Before reporting the Poweroid 1200's benchmark scores, a few words about its noise-reduction and cooling performance are in order. In short, the fanless Zalman TNN 500A case works. Once the system's up and running, the only sound you'll hear comes when the hard disk or the removable media drives are being accessed. And since the machine failed to overheat after running a benchmark script continuously over a whole weekend, the cooling technology is clearly up to the task. When running SYSmark 2002's Office Productivity test (Word 2002, Excel 2002, PowerPoint 2002, Outlook 2002, Access 2002, Netscape Communicator 6.0, Dragon NaturallySpeaking Preferred v.5, WinZip 8.0, McAfee VirusScan 5.13), the Poweroid 1200 scored 150. This is a reasonable result, although it's some way behind the 3.2GHz Prescott Pentium 4 desktops recently tested by our US colleagues at CNET.com, which scored around 250 on this test. The Poweroid 1200 should be able to handle the high-end applications in SYSmark 2002's Internet Content Creation test (Photoshop 6.01, Premiere 6.0, Windows Media Encoder 7.1, Dreamweaver 4, Flash 5) too. But unfortunately, a persistent glitch during this benchmark prevented us from recording a score. As far as 3D graphics performance are concerned, FutureMark's latest 3DMark03 test reported a score of 4,103 at 1,024 by 768 resolution in 32-bit colour with image enhancements turned off. This is not up to the level of a cutteing-edge desktop like the 3.2GHz Prescott Pentium 4 with an ATI Radeon 9800 Pro graphics card recently tested by ZDNet Germany, which scored 5,852, but it's still impressive.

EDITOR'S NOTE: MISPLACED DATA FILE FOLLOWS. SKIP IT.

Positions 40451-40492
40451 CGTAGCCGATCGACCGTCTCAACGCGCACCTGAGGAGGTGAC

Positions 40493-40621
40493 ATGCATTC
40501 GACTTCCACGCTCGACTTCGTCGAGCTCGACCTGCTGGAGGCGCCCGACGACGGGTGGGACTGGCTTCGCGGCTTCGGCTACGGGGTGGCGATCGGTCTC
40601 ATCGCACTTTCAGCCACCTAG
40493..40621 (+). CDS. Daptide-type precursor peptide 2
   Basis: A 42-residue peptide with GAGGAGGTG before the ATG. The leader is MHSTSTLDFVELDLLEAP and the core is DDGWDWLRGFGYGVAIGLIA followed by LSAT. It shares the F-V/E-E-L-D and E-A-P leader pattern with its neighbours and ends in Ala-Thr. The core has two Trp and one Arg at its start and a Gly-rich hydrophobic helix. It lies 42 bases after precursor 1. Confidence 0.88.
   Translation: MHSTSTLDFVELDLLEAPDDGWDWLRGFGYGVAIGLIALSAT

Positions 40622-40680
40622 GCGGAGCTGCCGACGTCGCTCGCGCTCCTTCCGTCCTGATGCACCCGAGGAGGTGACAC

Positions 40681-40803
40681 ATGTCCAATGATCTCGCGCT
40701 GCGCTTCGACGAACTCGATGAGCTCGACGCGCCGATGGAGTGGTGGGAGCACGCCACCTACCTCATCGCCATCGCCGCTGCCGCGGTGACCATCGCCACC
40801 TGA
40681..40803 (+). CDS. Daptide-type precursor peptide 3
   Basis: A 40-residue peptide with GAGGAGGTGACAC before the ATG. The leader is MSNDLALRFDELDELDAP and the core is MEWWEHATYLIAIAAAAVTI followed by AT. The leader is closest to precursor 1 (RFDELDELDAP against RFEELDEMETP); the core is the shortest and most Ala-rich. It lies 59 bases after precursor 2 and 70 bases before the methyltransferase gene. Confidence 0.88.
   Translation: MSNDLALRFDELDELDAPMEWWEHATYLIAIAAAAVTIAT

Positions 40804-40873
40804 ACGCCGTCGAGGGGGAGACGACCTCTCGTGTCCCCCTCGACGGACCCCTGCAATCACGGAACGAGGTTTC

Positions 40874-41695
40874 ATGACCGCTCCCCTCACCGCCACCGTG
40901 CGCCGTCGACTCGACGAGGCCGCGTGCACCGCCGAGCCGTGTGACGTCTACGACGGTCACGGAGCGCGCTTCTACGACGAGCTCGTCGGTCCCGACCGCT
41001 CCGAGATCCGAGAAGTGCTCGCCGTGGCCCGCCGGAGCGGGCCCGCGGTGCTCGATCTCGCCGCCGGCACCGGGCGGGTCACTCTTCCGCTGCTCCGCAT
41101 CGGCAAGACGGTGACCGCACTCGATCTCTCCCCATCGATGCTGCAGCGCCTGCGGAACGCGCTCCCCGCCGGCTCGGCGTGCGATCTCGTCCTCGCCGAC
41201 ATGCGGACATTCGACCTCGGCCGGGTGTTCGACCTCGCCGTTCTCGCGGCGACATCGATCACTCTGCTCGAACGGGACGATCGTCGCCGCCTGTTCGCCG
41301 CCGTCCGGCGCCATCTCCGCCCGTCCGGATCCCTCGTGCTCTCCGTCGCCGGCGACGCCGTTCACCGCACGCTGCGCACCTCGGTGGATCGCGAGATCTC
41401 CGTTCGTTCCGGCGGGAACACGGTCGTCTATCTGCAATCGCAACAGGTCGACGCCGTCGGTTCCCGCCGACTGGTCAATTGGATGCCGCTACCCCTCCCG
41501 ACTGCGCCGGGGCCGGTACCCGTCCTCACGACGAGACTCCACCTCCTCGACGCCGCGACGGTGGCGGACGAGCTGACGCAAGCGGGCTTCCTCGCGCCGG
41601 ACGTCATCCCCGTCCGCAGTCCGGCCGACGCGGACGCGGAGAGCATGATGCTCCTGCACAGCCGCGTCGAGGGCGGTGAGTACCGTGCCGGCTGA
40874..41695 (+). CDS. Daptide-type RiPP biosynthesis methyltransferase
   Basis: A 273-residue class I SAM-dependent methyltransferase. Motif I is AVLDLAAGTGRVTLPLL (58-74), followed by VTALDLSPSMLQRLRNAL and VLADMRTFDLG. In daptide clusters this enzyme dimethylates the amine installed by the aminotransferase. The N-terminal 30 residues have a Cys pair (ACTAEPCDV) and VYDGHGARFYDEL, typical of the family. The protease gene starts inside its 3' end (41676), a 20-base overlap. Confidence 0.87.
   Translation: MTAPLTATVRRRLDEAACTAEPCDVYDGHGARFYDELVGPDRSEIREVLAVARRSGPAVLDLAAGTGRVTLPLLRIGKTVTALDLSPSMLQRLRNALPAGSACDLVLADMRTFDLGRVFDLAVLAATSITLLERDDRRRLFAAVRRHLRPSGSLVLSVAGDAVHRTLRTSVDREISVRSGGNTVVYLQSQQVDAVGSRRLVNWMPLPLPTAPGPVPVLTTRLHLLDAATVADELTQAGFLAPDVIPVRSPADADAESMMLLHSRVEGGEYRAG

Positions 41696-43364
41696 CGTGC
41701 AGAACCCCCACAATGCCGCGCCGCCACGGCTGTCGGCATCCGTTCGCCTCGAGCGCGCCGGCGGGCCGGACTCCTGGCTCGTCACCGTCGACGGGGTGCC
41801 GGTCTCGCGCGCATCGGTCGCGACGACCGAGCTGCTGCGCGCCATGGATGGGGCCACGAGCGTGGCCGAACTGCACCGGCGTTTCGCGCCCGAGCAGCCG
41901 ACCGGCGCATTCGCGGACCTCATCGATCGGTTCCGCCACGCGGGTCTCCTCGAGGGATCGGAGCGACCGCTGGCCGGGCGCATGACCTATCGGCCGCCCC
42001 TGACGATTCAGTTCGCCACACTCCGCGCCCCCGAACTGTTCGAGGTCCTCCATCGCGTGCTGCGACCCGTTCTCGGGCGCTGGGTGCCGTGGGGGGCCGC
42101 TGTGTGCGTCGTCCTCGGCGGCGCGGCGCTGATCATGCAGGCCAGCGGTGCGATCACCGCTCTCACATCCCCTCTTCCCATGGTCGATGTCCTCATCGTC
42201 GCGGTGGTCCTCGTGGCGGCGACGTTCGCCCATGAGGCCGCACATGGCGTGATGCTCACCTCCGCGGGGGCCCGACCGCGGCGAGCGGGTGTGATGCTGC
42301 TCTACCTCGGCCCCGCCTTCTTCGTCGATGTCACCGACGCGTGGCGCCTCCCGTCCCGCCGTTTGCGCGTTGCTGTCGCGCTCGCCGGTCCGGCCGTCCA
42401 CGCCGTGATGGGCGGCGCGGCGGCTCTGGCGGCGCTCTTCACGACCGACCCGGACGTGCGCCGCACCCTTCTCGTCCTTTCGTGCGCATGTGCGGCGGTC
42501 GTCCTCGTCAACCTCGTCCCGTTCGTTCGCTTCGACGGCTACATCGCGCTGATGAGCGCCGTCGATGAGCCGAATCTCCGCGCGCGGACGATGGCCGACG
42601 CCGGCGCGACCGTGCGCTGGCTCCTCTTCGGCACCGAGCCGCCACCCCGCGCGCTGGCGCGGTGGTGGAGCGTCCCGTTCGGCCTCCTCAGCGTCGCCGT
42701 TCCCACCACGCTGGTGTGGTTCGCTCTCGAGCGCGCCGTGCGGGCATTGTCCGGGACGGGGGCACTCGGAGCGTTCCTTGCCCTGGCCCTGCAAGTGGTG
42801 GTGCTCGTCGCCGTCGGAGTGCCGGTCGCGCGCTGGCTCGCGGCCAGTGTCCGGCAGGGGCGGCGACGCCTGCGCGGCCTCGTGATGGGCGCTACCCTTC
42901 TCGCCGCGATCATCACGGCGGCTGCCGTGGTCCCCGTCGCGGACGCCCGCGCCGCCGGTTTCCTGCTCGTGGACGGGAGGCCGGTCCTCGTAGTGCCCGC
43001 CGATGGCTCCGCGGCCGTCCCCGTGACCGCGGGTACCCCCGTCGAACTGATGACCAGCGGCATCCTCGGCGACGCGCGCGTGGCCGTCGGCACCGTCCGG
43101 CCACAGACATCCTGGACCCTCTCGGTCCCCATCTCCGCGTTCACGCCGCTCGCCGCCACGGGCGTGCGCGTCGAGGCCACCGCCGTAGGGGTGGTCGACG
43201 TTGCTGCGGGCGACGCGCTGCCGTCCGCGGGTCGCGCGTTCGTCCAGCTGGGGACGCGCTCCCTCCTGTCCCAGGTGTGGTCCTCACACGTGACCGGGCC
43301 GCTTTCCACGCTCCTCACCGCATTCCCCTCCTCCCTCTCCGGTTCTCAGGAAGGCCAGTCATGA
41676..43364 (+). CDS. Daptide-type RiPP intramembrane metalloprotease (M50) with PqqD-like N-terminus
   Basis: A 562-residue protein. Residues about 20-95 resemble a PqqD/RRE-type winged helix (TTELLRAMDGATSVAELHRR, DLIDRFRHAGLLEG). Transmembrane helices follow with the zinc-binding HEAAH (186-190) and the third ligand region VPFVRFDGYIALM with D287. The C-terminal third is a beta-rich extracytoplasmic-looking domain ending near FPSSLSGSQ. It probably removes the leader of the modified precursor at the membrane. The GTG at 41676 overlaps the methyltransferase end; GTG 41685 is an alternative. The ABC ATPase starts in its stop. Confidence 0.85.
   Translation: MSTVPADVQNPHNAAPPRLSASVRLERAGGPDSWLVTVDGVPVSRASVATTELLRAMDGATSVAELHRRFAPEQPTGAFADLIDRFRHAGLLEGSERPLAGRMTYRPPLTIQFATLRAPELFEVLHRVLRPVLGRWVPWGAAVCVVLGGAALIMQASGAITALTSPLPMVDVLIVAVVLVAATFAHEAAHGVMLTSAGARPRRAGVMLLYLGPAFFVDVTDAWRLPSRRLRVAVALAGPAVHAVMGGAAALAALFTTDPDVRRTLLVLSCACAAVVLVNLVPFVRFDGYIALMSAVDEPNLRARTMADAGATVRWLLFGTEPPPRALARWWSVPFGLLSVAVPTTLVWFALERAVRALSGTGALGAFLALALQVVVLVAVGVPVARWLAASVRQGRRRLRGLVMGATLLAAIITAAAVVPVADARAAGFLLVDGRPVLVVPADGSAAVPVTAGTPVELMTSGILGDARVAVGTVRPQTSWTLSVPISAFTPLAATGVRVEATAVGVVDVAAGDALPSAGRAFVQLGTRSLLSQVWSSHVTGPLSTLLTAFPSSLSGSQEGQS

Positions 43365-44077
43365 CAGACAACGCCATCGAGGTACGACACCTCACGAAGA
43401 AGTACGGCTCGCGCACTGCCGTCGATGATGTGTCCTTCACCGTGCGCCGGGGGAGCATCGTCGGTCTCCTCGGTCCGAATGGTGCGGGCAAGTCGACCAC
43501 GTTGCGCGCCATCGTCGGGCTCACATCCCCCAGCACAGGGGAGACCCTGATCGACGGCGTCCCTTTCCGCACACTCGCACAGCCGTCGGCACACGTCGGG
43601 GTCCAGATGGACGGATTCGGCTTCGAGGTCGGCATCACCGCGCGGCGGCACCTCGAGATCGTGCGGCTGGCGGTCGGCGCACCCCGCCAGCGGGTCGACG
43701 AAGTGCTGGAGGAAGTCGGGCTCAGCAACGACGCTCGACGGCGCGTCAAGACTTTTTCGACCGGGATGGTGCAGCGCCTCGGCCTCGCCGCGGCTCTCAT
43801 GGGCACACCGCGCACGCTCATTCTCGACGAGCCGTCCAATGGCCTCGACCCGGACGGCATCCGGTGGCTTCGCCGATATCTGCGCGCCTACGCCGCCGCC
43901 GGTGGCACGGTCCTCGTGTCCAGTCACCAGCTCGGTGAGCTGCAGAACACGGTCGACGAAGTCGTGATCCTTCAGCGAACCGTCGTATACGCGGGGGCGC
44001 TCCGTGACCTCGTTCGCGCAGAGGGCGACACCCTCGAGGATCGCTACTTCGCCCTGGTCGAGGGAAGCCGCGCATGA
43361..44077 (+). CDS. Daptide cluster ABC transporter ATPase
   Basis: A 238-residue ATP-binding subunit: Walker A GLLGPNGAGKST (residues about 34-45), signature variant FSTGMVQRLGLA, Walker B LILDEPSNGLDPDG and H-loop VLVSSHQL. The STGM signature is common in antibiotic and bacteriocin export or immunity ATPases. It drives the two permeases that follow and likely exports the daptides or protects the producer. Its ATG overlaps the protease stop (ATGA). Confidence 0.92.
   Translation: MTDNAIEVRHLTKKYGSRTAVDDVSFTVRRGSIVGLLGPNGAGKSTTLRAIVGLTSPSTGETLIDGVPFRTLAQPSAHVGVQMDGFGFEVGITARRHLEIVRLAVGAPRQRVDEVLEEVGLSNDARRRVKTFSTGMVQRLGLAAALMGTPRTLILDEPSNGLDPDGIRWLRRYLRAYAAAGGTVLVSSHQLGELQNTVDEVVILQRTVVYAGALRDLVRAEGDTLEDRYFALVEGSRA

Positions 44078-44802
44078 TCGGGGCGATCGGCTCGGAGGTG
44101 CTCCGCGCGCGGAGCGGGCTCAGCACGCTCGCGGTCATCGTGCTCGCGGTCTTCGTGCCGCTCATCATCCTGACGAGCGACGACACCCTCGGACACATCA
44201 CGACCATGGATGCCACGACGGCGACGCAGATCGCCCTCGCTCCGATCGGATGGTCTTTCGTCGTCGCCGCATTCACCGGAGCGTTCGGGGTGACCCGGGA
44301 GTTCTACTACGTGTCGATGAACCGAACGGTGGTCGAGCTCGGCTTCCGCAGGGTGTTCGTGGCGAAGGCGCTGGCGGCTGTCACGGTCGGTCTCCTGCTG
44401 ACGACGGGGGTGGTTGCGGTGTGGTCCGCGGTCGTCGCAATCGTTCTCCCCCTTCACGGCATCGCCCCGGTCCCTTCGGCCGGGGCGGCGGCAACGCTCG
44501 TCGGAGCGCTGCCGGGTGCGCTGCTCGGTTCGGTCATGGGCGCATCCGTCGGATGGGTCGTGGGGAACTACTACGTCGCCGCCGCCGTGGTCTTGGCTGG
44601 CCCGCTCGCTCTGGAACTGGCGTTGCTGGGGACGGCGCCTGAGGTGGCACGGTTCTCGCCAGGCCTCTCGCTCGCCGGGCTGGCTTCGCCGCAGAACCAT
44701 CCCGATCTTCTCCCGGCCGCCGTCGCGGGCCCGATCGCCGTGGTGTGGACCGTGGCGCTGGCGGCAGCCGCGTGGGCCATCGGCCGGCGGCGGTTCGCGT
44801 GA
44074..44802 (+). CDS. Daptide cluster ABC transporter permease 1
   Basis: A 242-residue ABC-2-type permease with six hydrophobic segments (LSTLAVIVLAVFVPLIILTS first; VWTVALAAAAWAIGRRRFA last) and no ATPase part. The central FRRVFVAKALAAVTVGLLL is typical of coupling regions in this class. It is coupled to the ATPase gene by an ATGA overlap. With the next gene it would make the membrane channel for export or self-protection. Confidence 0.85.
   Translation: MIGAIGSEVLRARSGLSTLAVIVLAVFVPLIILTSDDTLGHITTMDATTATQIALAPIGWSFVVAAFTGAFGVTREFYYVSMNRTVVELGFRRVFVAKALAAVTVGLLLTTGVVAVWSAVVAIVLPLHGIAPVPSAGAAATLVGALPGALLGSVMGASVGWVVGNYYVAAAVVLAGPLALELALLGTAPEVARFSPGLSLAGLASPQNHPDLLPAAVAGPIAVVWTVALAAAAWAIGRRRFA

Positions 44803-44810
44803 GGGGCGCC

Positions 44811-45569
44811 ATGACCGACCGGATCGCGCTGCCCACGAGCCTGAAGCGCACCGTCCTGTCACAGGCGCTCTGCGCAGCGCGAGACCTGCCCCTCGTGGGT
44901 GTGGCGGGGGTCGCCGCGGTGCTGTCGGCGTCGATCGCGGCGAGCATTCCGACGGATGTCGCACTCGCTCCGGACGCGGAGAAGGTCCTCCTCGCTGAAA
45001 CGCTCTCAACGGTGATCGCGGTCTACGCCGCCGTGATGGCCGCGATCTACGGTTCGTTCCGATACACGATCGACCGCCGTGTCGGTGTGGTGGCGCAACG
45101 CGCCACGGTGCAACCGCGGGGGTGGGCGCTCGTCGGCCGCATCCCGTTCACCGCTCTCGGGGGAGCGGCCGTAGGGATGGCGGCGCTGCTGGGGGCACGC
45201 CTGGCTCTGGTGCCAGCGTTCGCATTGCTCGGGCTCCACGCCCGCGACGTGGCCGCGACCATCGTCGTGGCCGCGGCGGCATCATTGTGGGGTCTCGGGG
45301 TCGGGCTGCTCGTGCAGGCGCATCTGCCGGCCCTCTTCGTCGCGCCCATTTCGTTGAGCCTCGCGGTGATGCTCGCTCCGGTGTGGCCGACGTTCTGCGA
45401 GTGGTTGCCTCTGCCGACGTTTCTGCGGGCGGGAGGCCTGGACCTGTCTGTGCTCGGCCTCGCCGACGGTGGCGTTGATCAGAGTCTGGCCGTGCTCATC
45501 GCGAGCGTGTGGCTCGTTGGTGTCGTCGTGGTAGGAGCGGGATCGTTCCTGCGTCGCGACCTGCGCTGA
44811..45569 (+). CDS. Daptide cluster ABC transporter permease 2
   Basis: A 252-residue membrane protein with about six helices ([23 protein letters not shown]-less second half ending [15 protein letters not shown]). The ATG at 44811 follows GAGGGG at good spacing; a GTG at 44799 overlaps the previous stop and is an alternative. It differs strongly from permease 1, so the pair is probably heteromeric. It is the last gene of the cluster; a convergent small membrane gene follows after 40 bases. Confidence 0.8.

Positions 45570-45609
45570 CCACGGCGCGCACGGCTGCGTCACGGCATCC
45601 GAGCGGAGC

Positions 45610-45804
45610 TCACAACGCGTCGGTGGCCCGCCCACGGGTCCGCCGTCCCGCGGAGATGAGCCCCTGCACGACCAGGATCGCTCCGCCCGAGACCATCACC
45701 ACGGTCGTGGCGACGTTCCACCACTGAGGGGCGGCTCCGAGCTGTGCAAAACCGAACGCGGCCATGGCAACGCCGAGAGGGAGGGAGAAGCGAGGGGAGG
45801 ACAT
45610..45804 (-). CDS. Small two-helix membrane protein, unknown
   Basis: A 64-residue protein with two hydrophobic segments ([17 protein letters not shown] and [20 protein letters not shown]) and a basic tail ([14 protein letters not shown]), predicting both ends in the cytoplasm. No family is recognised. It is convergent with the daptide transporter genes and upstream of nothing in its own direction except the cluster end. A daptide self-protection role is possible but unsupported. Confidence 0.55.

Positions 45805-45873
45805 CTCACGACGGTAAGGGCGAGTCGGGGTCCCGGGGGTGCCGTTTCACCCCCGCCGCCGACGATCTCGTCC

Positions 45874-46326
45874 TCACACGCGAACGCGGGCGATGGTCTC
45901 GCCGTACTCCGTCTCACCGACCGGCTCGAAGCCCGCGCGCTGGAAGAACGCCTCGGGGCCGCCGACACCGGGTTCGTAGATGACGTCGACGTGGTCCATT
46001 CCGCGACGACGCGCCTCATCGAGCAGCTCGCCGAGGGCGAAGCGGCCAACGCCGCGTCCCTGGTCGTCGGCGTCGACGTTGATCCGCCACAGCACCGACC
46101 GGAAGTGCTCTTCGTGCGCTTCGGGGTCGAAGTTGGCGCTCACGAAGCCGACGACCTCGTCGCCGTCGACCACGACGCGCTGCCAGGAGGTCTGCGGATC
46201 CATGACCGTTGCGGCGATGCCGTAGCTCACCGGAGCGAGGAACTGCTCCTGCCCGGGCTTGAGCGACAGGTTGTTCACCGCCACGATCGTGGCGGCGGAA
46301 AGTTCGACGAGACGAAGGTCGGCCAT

Service & support
The Poweroid 1200 comes with a one-year parts and labour warranty, with 5-year cover on labour. The company's Web site provides plenty of information and downloads; telephone support is also available at national rates.
We were impressed by the Poweroid 1200, which does its main job – near-silent operation – very well indeed. It doesn't deliver cutting-edge performance, and whether the TNN 500A can cool the very highest-specification components adequately remains to be seen. It's also big and heavy, cannot be locked, and isn't especially pretty. But if you really need a quiet computer, then a PC built around the Zalman TNN 500A case -- such as the Poweroid 1200 -- is currently the state of the art.